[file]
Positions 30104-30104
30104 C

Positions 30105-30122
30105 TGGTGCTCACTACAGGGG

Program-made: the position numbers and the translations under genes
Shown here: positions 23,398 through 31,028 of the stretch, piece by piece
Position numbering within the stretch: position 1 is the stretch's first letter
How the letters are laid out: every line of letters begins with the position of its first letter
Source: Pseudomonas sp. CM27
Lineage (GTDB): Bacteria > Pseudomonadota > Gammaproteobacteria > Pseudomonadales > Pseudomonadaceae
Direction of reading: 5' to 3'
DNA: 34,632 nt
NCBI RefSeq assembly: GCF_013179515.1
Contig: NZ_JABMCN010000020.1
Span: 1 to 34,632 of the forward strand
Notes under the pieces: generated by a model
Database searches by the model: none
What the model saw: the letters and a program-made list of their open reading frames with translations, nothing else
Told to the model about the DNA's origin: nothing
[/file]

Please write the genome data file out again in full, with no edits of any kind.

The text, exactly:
Positions 30104-30104
30104 C

Positions 30105-30122
30105 TGGTGCTCACTACAGGGG

Program-made: the position numbers and the translations under genes
Shown here: positions 23,398 through 31,028 of the stretch, piece by piece
Position numbering within the stretch: position 1 is the stretch's first letter
How the letters are laid out: every line of letters begins with the position of its first letter
Source: Pseudomonas sp. CM27
Lineage (GTDB): Bacteria > Pseudomonadota > Gammaproteobacteria > Pseudomonadales > Pseudomonadaceae
Direction of reading: 5' to 3'
DNA: 34,632 nt
NCBI RefSeq assembly: GCF_013179515.1
Contig: NZ_JABMCN010000020.1
Span: 1 to 34,632 of the forward strand
Notes under the pieces: generated by a model
Database searches by the model: none
What the model saw: the letters and a program-made list of their open reading frames with translations, nothing else
Told to the model about the DNA's origin: nothing